See Polycount vs Vertex count

#5298649 Water and Fresnel

Posted by on 30 June 2016 - 11:04 AM

Everything has fresnel.



Given enough grazing angle, every surface will look like a mirror. Problem is some surfaces are really non-smooth or the grazing angle must be so steep we can barely notice a discernible reflection because it becomes very thin.

#5298418 [MSVC] Why does SDL initialize member variables?

Posted by on 28 June 2016 - 11:39 AM

For hunting bugs in production, yeah that sucks. You often want a non-null invalid address.

But for deployment you want to avoid crashes and potential memory corruption if the random address happens to be valid.

Note that while 0x00000000 is always considered a bad address in the x86 ABIs, 0xcdcdcdcd could be a valid address if e.g. running with Large Address Aware.

#5297994 [D3D12] Multiple command queues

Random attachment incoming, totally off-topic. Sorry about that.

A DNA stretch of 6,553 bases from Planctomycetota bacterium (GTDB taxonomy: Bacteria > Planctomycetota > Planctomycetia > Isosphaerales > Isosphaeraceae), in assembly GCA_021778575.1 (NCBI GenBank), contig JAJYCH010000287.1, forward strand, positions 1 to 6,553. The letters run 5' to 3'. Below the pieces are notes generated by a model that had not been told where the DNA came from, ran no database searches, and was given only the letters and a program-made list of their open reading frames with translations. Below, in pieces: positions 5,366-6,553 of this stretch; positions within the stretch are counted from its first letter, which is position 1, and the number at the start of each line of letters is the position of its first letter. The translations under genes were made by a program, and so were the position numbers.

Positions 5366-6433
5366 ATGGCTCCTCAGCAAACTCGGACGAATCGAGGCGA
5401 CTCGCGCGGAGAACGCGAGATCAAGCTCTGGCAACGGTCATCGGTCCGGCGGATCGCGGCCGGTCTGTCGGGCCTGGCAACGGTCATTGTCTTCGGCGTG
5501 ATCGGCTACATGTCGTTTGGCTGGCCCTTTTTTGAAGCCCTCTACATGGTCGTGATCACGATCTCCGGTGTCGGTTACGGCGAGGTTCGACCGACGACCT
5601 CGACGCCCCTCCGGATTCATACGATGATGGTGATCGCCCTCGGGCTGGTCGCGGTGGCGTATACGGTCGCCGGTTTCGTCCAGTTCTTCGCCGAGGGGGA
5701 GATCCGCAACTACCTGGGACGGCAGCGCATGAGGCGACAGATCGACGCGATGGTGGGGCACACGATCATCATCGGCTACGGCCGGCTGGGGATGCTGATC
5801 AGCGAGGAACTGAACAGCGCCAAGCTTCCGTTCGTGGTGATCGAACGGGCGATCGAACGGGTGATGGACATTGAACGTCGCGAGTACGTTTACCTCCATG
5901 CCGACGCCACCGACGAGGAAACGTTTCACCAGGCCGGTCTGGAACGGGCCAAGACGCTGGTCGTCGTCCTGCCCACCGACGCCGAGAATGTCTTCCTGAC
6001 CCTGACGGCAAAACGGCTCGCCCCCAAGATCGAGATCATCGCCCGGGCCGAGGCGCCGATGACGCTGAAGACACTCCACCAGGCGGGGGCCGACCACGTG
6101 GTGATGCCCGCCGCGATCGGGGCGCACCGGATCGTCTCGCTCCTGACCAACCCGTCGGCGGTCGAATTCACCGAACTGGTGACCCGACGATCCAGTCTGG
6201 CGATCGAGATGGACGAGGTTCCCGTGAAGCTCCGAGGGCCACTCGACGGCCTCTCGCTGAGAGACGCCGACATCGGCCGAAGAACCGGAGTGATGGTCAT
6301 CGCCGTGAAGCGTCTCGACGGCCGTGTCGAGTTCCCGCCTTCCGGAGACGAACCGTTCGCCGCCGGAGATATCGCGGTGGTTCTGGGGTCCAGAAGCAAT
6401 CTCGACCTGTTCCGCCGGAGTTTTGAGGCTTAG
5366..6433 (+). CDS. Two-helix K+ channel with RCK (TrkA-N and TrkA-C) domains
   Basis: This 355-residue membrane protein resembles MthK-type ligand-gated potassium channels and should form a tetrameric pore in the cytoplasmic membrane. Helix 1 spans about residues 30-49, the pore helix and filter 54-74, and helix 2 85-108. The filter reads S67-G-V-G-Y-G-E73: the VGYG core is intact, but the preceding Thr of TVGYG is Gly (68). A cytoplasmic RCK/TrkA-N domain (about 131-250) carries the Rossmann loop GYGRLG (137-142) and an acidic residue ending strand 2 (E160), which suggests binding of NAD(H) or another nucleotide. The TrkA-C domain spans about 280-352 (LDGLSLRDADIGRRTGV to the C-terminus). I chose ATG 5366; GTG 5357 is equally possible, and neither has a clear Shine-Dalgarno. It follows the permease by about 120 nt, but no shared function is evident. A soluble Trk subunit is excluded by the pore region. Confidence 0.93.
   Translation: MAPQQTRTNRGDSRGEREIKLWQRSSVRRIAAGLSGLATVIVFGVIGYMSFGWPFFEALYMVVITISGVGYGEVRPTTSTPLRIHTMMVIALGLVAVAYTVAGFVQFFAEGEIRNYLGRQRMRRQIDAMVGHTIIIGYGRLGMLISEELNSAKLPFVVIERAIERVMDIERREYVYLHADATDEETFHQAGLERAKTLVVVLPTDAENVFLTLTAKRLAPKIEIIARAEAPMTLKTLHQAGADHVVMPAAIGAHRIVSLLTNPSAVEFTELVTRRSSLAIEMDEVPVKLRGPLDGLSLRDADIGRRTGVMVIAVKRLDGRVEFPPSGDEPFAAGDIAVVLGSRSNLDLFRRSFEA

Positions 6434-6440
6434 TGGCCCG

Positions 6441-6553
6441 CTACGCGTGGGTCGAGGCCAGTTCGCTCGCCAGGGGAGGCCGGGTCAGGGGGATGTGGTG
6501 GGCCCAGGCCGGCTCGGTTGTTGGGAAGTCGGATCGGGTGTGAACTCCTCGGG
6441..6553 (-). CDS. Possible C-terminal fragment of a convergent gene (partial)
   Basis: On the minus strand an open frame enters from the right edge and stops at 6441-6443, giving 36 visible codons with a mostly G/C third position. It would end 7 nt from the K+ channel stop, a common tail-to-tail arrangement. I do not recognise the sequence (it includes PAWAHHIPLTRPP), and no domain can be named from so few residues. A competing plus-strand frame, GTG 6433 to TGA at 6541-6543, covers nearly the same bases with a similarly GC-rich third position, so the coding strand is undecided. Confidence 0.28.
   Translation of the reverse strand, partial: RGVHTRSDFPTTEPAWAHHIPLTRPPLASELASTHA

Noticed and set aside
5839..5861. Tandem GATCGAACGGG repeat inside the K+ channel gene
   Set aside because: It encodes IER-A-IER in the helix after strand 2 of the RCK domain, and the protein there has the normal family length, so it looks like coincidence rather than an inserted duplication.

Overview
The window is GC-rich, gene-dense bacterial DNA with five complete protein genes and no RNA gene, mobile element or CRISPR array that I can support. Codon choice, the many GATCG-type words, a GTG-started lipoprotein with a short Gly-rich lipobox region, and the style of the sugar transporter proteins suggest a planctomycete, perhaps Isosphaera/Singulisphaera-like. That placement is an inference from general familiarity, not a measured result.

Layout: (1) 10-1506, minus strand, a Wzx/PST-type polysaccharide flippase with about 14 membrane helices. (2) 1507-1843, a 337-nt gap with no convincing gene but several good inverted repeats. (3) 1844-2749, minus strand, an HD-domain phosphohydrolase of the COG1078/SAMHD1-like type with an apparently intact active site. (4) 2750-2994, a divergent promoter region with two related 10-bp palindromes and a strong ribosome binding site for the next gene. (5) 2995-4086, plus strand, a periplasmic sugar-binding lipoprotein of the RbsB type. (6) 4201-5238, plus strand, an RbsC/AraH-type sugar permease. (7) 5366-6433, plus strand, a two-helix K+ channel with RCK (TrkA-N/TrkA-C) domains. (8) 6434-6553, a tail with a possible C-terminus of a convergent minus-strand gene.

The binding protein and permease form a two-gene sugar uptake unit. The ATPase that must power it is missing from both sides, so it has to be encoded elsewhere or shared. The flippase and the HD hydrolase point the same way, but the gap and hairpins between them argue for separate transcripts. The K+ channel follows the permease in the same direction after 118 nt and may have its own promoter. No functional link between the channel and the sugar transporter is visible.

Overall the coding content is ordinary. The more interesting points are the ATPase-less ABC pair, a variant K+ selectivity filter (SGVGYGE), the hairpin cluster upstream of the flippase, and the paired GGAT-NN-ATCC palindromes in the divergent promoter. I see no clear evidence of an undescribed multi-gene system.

Posted by on 25 June 2016 - 09:12 AM


This, but remember that copy-queues should have lower bandwidth compared to graphics queue (at least on actual hardware). They are great for concurrency and background works, but for the shortest job to be down it is better to use the graphics queue. I am not sure how they compare against compute queues, but I cannot imagine a scenario where is better to use compute queues instead of graphics queues for immediate copy operations only.

Do you have a reference for that? Maybe for CPU-side to CPU-side, or GPU-side to GPU-side transfers that's true... but I wouldn't think so for transfers between CPU-side and a dedicated GPU (across PCI-e) it would be.
The whole point of the copy queue is that it's designed to fully saturate the PCI-e bus while consuming zero shading/grahpics/compute resources (it's just a DMA controller being fed an "async memcpy" job). Intel say that their DMA controller has fairly low throughput, but, their "GPU-side RAM" is actually also "CPU-side RAM" so in some cases you'd just be able to use a regular background thread and have it perform the memcpy :lol:


For references:

  • DX12PerfTweet 25: Copy queue consumes no shader resources but has less bandwidth than graphics and compute queues.